For now, there was more than enough wood down south to keep the newcomers busy. In fact, it was almost too much of a good thing. Both the coastal forests and the country in which they grew were so grossly out of scale in comparison to anything the pioneers had seen previously that many were at a loss as to how to proceed. “The great size of the Timber and the thick growth of the underwood have been sadly against us in clearing the ground,” wrote James McMillan, founder of Fort Langley, which was built in 1827, fifty kilometres upriver from present-day Vancouver. “[T]he jungle on the banks of the [Fraser] River is almost impenetrable and the trees within are many of them three fathoms [five-and-a-half metres] in circumference, and upward of two hundred feet [sixty metres] high.”

“When I stood among those big trees,” wrote a pioneer woman shortly after her arrival on the coast, “I felt so afraid, of what I do not know. Just afraid.”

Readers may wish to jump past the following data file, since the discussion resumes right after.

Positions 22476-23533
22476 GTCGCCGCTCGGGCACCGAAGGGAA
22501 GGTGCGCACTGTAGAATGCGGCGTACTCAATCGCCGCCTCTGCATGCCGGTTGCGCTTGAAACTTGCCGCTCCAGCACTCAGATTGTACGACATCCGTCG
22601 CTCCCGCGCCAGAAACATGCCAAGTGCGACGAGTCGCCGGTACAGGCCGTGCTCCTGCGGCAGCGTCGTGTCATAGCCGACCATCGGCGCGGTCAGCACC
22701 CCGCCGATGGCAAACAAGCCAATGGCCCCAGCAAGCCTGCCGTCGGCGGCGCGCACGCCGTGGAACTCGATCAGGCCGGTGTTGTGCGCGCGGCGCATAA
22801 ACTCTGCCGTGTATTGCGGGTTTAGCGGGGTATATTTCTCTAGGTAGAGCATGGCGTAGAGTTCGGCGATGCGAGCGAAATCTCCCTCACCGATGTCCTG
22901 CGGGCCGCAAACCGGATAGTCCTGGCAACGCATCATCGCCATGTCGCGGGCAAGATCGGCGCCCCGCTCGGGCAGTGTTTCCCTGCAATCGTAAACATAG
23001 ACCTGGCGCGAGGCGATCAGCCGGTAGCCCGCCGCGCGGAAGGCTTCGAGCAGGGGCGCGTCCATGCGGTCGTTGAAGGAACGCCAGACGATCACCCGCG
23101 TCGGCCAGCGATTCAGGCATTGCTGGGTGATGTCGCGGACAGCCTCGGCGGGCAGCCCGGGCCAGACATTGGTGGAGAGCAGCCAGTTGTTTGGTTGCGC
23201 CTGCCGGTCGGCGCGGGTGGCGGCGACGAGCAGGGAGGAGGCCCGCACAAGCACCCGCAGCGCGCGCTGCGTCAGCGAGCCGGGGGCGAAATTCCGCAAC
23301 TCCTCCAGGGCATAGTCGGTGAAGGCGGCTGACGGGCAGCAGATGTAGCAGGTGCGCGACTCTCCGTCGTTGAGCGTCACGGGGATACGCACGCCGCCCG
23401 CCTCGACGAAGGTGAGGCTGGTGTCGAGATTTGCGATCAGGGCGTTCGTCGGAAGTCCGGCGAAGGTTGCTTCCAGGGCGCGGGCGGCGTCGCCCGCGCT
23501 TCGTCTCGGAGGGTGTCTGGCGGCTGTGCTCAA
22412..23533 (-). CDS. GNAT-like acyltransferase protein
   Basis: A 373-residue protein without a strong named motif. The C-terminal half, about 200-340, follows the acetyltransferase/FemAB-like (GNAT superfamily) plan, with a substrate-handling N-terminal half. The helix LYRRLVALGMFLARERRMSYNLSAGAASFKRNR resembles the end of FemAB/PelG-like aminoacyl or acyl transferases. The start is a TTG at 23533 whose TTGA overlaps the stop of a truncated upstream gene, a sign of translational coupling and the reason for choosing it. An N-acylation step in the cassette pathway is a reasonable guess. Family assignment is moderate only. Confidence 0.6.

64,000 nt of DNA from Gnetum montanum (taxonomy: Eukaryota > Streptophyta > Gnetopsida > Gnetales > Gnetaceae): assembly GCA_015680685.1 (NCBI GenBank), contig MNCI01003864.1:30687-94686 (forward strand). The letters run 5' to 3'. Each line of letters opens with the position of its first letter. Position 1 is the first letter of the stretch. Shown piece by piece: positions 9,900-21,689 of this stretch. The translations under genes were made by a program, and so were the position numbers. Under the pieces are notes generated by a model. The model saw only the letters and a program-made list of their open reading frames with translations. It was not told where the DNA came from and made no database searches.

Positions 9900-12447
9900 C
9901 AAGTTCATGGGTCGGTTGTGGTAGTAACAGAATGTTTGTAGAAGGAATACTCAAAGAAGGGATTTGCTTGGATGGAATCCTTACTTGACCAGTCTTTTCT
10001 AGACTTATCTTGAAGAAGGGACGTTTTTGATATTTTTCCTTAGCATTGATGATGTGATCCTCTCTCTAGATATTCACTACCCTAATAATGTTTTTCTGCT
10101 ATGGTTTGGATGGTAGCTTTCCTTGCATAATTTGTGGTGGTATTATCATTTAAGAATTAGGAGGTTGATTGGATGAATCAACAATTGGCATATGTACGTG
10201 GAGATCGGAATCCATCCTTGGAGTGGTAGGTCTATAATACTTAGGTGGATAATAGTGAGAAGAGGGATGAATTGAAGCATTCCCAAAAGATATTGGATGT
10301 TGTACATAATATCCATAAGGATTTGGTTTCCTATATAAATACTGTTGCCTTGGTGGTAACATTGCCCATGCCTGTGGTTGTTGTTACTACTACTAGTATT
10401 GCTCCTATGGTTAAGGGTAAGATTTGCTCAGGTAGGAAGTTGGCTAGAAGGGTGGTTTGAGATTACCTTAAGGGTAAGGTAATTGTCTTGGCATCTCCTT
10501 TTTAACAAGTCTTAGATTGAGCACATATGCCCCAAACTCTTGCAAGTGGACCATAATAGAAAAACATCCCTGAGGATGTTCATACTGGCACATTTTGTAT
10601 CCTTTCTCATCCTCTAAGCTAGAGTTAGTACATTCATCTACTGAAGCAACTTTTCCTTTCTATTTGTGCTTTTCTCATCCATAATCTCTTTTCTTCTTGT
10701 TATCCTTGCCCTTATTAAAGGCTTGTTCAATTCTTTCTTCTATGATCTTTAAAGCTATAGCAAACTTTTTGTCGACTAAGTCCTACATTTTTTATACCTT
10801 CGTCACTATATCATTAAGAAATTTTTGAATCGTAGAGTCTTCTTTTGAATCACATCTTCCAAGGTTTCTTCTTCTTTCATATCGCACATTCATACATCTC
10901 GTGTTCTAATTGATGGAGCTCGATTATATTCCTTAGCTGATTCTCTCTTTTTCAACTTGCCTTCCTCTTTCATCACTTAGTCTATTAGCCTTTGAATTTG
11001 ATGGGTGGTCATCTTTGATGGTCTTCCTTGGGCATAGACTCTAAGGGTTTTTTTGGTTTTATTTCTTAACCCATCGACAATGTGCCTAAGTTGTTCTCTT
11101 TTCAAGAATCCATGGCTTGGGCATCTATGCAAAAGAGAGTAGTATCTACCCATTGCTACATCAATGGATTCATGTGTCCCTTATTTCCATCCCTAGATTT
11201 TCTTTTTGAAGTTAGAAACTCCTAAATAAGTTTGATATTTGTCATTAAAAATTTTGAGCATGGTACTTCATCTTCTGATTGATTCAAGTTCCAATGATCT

“I raised my eyes to the sky and could see nothing but the worthless timber that covered everything,” wrote another. Even if you succeeded in knocking one of these monsters over, how would you dispose of it, much less remove the sprawling stump so you could do something useful with the land such as plant crops or feed your animals? Some advocated abandoning the region altogether; as late as 1881, when settlers had already established a solid foothold on the Northwest Coast, a London magazine editor wrote, “British Columbia is a barren, cold mountain country that is not worth keeping. Fifty railroads would not galvanize it into prosperity.” Prosperity, of course, was the name of the game; the Bible decreed it, and the government encouraged it. If not for profit, advancement, or adventure, why else would one leave all that was safe and familiar to do battle with giants? The notion of forest conservation, a practice that had only recently caught on in Europe, was anathema in a land of such awesome bounty. The problem of the day was not how to preserve or manage the forest, but how to master it, fulfill the mandate of manifest destiny, and turn this infinity of trees, and the land on which they stood, into something productive.